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5 tips to avoid busted poly pipe

Improve water use efficiency in furrow irrigated fields.

Whitney Haigwood, Staff Writer

April 29, 2024

5 Min Read
Close up of white poly tubing irrigating a cotton crop.
The more water management tactics you apply, the bigger the boost in your furrow irrigation efficiency – reducing your workload and decreasing your risk of busted poly pipe.Whitney Haigwood

Does your cash crop rely on furrow irrigation? If so, you have likely dealt with the headache of busted poly pipe, and Extension Irrigation Instructor, Mike Hamilton at the University of Arkansas System Division of Agriculture understands the struggle.

“Poly pipe comes out of the box looking for a reason to blow up,” he said.

While some poly tubing problems cannot be avoided, others can be addressed before the pipe is ever rolled. Hamilton spoke with Farm Press to give five tips for setting up furrow irrigated acres to reduce your workload and improve your irrigation efficiency.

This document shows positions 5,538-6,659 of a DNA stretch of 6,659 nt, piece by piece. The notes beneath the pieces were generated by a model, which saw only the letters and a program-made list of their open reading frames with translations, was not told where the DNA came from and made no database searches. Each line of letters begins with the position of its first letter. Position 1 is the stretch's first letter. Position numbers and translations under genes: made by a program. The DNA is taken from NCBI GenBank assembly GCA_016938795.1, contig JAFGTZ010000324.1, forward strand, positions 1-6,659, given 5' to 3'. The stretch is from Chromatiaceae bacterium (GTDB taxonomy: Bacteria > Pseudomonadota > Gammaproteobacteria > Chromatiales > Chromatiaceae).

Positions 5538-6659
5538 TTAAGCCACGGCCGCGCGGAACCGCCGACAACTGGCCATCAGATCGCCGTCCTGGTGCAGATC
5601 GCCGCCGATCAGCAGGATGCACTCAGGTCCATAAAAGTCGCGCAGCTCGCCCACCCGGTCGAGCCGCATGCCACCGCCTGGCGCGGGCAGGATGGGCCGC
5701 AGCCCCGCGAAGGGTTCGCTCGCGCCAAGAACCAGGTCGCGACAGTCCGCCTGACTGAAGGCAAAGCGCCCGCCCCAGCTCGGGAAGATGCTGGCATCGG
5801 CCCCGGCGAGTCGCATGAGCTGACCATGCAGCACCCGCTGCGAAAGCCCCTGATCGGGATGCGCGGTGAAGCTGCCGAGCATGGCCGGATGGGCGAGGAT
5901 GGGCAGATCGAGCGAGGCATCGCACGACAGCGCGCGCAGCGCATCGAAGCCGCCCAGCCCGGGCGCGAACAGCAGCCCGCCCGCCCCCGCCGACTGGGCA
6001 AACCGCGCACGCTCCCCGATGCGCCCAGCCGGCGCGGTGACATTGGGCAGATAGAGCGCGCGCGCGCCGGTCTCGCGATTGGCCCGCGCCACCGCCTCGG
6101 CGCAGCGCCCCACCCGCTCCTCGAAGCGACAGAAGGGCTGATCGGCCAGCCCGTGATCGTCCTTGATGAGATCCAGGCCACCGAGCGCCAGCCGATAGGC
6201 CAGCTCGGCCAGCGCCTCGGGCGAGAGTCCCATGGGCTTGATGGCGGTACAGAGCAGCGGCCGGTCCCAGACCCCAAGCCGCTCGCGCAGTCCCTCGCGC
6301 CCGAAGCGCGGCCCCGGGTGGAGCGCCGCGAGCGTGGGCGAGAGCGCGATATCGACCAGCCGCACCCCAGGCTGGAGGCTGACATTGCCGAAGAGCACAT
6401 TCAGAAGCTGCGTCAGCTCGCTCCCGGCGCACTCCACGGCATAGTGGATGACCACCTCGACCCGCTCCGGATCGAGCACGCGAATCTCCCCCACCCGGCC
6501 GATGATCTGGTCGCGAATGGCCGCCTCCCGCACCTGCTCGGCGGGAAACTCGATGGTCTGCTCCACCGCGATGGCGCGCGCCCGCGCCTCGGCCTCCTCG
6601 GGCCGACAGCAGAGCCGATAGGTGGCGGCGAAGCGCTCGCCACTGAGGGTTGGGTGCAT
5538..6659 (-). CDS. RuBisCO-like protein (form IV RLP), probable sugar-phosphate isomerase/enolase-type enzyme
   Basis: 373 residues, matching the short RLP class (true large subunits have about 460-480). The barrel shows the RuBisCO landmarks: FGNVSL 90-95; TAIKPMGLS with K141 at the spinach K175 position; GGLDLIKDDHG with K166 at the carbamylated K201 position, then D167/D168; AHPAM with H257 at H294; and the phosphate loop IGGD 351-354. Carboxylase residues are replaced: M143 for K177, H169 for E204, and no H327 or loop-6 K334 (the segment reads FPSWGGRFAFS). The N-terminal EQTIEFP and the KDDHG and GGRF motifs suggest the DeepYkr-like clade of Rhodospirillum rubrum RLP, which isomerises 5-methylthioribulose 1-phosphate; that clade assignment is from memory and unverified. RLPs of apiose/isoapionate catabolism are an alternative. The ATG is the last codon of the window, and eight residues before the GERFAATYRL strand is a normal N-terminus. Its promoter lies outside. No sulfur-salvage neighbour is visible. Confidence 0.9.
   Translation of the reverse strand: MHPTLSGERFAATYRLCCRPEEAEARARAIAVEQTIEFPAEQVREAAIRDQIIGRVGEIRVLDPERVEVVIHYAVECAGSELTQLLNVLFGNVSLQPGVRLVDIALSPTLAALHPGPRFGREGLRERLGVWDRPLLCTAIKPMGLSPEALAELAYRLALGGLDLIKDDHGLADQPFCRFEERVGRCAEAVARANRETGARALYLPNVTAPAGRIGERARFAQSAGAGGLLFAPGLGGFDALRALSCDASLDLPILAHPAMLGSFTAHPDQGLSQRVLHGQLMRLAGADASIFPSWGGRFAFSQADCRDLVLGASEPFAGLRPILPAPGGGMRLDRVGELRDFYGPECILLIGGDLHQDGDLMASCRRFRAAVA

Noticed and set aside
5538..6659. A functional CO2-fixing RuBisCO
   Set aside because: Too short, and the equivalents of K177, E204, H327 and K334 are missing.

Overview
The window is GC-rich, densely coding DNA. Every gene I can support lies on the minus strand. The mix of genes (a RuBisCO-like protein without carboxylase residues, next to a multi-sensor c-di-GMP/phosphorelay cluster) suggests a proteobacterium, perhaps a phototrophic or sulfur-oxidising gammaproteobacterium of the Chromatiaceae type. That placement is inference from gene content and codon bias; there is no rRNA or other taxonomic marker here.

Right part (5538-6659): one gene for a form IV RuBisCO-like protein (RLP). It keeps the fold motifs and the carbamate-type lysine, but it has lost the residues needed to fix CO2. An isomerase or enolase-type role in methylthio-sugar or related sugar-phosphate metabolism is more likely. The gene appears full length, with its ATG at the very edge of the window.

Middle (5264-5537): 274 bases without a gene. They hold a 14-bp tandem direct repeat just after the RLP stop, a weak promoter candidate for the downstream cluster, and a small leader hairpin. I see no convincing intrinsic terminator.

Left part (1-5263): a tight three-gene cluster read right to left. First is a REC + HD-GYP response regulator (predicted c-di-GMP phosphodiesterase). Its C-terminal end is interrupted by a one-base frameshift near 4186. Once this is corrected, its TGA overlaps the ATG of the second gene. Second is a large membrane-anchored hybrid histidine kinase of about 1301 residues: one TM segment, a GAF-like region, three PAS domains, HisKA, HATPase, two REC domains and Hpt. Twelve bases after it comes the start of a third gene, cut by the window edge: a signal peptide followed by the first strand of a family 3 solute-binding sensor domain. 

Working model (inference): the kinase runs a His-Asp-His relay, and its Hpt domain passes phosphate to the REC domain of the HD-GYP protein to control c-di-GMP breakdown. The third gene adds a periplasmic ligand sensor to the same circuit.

“The more water management tactics we apply to our irrigation design, the better we are going to be. We can increase our efficiency again and again with just a few practices.”

1. Use Computerized Hole Selection (CHS) software.

Incorporating CHS software into your furrow irrigated designs is a great way to improve water use efficiency. Hamilton said more than half of the furrow irrigated fields in Arkansas are set up with CHS.

 “We started using the PHAUCET program years ago,” Hamilton said. “Then we started using Pipe Planner, and we saw our efficiency increase tremendously.”